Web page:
If there’s one good thing that came from the COVID-19 pandemic, it’s the rise of remote working all over the world. Working from home is great! It saves you a lot of time, money, and at the very least, small talk.
Even so, and after working from home for almost a year, I have learnt that it comes with some weaknesses. For example, when you work from home, you may experience loneliness, become anti-social, and the biggest of all – find difficulty in managing a work-life balance.
You see, when you work from home, ‘work’ stops being an actual excuse to the people around you. Friends will call you and want to pop in at random times of the day. Your family will expect you to help them do things. Your children will expect you to play with them – simply because they can see you.
In short, the people around you will probably not take your work as seriously as they should.
Because of this, you’ll need to learn how to set boundaries, and not just with others – with yourself too. Because when something clicks in the brain that your bed is only 15 steps away, you have to tell yourself no. You have to remind yourself to stick to your schedule.
Whether it be with your roommates, your friends, or family, if working from home is to work for you, you have to establish some sort of rules for those around you.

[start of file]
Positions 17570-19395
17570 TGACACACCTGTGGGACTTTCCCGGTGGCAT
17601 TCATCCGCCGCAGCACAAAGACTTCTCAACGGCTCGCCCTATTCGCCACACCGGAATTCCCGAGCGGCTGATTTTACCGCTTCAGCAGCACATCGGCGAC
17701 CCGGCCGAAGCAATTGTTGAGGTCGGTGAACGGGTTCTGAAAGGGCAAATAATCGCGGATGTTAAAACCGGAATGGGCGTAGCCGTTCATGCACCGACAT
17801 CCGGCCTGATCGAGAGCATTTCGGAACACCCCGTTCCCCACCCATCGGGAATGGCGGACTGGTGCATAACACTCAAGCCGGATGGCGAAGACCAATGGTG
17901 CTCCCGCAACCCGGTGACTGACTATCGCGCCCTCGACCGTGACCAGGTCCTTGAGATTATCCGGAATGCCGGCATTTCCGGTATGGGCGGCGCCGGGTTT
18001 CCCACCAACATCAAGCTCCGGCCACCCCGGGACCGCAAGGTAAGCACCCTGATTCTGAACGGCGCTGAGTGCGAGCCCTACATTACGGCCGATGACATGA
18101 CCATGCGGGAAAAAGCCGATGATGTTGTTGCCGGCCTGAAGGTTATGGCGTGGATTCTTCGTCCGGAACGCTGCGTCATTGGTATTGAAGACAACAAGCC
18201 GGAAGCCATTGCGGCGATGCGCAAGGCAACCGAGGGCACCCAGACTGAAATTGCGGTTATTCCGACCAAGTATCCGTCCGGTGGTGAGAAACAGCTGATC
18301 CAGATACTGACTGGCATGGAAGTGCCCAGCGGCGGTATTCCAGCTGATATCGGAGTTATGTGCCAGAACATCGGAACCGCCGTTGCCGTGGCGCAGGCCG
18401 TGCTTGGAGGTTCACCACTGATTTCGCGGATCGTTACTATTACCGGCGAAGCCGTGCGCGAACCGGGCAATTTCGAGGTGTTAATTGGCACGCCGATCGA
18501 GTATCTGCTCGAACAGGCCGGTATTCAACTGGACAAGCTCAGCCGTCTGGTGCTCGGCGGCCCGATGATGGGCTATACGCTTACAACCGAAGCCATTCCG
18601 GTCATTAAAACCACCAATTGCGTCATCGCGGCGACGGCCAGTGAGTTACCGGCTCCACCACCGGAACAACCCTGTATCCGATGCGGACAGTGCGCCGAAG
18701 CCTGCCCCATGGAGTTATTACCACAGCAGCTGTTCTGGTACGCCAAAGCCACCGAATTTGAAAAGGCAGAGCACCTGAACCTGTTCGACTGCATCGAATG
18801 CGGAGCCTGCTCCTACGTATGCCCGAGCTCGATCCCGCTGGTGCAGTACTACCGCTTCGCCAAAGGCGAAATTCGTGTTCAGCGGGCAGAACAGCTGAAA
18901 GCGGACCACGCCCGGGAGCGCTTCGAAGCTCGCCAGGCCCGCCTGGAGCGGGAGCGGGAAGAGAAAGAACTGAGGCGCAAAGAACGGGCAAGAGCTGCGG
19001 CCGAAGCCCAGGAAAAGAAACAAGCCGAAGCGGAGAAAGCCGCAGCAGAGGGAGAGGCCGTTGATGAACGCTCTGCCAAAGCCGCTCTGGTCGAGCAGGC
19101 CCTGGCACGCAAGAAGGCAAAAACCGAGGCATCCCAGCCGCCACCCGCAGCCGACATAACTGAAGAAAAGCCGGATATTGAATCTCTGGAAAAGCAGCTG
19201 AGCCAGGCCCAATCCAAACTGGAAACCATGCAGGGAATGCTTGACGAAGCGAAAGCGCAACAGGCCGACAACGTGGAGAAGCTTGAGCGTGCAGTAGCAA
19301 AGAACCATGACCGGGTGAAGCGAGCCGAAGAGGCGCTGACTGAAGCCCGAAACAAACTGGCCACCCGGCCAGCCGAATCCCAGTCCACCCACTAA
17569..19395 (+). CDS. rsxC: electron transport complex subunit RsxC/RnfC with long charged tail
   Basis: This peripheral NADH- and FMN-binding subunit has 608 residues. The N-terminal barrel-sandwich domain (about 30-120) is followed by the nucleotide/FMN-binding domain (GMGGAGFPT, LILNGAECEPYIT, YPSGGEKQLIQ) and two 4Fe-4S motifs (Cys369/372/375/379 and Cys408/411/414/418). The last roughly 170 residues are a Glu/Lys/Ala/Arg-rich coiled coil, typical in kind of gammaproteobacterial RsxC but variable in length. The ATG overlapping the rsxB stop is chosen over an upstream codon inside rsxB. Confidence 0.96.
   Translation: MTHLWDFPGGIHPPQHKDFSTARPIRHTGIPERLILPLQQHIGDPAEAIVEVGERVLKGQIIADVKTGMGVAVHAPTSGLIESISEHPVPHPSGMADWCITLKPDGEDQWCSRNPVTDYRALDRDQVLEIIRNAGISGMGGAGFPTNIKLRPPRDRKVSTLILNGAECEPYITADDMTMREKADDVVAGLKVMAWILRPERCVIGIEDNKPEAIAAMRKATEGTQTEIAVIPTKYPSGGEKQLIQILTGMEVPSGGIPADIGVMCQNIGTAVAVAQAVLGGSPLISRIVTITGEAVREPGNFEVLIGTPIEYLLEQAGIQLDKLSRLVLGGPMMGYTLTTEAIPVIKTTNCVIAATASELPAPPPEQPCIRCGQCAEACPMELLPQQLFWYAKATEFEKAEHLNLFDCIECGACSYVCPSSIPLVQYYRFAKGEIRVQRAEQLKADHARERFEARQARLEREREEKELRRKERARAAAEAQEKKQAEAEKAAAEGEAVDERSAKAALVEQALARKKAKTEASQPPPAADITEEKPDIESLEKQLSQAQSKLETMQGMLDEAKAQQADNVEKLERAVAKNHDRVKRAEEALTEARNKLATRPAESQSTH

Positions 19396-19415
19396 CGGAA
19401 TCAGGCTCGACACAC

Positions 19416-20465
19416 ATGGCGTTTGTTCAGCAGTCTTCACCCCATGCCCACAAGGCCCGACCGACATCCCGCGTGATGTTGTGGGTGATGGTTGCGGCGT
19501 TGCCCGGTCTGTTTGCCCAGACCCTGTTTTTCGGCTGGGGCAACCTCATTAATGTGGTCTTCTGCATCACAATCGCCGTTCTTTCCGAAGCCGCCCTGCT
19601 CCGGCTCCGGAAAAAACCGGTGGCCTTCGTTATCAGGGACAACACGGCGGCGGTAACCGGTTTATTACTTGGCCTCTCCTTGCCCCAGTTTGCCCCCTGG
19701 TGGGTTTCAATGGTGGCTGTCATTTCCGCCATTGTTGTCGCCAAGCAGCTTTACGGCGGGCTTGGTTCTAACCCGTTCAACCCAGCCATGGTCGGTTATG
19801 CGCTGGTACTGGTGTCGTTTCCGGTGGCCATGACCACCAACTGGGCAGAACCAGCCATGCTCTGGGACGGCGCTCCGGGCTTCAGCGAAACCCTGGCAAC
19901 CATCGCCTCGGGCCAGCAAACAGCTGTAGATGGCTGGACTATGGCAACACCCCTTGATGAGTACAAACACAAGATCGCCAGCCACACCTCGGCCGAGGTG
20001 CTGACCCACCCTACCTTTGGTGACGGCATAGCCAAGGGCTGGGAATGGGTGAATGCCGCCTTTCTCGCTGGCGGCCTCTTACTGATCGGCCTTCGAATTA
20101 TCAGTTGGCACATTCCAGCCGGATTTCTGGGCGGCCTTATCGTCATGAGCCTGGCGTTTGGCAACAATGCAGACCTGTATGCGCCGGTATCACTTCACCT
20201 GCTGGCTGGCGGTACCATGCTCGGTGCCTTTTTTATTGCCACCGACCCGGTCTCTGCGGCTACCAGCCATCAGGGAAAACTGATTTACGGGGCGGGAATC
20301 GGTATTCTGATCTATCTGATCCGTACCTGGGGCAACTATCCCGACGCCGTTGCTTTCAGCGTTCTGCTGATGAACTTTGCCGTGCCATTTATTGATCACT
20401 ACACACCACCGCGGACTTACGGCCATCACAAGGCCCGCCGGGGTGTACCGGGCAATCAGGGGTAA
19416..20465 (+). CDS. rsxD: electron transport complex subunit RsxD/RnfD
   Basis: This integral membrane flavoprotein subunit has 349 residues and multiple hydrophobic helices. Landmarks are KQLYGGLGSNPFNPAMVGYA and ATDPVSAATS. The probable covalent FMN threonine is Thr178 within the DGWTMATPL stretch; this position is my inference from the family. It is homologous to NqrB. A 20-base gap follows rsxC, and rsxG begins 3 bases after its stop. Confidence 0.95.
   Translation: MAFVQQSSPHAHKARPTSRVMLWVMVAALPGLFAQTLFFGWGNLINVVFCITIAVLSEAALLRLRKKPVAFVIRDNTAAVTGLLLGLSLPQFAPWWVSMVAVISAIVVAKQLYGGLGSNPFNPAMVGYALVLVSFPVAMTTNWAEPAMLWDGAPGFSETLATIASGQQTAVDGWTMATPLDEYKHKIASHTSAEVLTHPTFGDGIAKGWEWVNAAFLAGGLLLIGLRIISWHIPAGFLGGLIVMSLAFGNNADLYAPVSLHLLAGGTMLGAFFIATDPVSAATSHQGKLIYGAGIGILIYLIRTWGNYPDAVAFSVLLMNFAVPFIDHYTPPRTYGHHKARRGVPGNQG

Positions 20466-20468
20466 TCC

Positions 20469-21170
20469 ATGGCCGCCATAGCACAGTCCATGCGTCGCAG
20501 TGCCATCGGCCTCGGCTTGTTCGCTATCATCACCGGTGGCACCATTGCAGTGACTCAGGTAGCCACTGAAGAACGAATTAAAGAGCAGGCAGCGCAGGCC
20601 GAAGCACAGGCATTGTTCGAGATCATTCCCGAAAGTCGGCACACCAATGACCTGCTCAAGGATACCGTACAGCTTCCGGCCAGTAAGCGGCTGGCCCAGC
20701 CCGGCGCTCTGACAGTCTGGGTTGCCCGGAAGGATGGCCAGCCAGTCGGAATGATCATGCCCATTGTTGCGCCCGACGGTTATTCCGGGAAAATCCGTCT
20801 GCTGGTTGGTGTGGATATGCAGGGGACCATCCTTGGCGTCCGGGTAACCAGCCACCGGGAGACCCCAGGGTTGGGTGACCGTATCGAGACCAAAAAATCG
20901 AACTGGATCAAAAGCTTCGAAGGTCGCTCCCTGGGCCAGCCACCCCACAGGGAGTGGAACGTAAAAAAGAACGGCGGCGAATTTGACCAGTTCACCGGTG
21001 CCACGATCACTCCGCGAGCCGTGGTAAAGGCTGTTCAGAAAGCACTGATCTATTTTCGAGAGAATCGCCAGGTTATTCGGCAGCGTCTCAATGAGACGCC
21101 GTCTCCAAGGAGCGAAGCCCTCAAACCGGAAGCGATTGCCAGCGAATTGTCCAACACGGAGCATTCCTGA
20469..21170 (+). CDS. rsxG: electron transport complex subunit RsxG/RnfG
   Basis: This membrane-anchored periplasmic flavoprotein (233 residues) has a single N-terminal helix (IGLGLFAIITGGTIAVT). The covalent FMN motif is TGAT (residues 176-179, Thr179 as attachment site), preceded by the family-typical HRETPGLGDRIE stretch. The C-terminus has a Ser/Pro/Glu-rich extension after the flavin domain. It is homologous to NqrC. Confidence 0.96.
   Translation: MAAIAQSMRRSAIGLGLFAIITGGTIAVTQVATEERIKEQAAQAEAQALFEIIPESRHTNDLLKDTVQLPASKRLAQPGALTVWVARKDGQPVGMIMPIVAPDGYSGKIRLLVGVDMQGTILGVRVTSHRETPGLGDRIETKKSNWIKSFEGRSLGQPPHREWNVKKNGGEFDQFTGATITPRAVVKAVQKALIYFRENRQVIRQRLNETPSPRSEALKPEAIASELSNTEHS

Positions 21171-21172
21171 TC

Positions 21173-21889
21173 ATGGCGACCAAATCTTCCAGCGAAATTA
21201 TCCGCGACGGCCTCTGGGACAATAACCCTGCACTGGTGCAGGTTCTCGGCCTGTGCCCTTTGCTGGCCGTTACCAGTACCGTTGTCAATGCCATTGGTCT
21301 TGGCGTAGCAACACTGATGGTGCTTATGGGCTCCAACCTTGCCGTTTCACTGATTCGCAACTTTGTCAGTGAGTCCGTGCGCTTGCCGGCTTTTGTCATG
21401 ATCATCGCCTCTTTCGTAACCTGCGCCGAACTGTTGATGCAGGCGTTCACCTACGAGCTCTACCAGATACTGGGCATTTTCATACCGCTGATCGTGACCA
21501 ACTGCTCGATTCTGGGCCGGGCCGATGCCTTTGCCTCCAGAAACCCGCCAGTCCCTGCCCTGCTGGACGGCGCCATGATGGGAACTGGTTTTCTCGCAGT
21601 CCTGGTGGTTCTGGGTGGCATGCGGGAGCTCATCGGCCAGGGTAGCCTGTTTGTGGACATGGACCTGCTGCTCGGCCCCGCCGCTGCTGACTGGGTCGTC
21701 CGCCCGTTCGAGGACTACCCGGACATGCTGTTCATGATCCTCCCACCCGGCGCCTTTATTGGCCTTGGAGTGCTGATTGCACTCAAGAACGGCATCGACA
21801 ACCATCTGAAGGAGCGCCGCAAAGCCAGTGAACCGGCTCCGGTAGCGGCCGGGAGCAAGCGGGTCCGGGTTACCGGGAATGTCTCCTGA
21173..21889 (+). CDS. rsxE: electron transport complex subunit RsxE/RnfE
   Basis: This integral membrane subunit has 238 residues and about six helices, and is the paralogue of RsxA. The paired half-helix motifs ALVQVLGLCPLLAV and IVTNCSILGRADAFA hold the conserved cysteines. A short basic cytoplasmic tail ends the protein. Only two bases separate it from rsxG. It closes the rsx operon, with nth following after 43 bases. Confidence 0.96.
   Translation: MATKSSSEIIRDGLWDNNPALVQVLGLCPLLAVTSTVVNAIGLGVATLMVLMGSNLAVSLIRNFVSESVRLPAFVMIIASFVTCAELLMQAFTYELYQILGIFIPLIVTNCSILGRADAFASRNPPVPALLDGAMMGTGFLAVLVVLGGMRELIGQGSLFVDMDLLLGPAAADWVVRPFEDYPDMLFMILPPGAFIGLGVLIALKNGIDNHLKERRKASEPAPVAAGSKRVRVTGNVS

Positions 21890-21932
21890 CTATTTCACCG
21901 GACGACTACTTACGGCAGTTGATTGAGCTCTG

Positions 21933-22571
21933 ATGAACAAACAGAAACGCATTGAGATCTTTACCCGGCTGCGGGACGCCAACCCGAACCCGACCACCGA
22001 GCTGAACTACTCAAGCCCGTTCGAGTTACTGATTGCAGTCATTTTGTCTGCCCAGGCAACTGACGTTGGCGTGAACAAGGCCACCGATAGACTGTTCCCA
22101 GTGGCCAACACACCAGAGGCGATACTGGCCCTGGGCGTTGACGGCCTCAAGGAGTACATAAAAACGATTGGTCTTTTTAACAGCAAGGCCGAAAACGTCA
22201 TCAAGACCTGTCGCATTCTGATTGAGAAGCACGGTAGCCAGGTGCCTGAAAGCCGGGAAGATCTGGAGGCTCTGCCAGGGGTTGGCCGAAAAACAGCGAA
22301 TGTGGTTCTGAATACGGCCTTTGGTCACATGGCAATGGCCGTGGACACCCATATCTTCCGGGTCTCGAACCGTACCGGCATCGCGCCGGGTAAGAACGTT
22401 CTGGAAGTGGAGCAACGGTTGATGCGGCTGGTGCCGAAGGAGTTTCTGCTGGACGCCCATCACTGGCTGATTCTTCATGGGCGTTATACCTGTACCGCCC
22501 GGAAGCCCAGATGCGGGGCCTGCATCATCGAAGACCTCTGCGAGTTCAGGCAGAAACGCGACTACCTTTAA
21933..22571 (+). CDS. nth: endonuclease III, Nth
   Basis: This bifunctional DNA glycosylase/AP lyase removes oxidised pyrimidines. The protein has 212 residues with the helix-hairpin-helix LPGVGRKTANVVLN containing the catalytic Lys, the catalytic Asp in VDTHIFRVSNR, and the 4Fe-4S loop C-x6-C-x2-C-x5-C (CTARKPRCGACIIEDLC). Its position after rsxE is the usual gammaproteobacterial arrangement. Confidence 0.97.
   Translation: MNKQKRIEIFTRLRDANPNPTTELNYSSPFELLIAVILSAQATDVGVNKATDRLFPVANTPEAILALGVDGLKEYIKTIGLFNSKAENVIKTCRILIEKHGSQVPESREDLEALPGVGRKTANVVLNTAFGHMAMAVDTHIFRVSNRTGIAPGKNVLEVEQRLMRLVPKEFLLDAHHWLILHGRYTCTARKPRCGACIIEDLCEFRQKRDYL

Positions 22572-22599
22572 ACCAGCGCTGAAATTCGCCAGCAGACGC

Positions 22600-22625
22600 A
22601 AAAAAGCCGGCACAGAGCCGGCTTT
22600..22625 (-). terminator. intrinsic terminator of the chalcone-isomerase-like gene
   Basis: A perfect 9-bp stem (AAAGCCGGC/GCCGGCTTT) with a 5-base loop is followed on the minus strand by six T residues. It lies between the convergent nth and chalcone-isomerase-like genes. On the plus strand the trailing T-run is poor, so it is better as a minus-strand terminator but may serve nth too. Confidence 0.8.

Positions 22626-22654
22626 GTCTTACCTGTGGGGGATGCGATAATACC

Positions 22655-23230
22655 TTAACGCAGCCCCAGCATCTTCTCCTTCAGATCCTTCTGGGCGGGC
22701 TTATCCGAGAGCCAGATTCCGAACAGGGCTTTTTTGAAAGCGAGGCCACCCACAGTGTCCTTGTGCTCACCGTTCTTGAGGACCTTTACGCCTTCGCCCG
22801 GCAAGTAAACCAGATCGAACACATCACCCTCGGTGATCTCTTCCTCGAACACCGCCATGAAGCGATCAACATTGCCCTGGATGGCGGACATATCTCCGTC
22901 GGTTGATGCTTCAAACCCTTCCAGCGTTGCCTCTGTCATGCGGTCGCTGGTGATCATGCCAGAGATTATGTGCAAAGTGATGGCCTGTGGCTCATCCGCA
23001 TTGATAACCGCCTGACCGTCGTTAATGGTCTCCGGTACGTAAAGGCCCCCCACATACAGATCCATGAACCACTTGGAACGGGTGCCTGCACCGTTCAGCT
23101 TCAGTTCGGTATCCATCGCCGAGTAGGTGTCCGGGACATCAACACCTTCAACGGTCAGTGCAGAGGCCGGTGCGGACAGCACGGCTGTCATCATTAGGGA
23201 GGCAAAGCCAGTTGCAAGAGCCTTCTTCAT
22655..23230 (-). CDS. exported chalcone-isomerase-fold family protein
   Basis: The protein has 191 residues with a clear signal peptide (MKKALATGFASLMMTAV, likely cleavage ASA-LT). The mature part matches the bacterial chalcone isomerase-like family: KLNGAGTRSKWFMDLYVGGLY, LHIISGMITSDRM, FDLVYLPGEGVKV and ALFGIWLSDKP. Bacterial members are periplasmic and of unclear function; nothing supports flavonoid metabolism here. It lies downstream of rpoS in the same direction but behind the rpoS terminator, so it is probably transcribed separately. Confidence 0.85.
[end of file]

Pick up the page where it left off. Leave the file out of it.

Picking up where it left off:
Here are 7 ways to set boundaries when you work from home:
1. Communicate your boundaries
You can’t expect people to obey your boundaries if you haven’t laid them down and spoken about them. It may be obvious to you but not to them. So, let your people know that you do not take visitors during your working hours. Tell them that you expect silence, and that they can’t just barge into your room as they would like to. No matter how harsh it seems, it’s better if you speak about it than to bottle up everything and slowly build resentment. Do not be shy to ask your roommate(s) not to have their friends over during working hours. In the end, you are the only one who will suffer from not communicating your boundaries.
In a blog on Hubspot, Pamela Bump says, “Almost all the colleagues that I spoke to explained that communication is key when working remotely with roommates and family.”
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2. Learn how to say no
I once read something life-changing about setting boundaries. You have to be comfortable with the backlash that will come with it. People won’t always be thrilled by the idea of you saying no, but that’s not your problem. As long as you are kind about it, allow them to be unhappy with your decision.
So the next time you receive calls from friends who want to play catch-up with you over working hours, simply let them know that it will not be possible and perhaps you can arrange another time. Try as best as you can to be assertive, leaving little room for negotiation.
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3. Have visual boundaries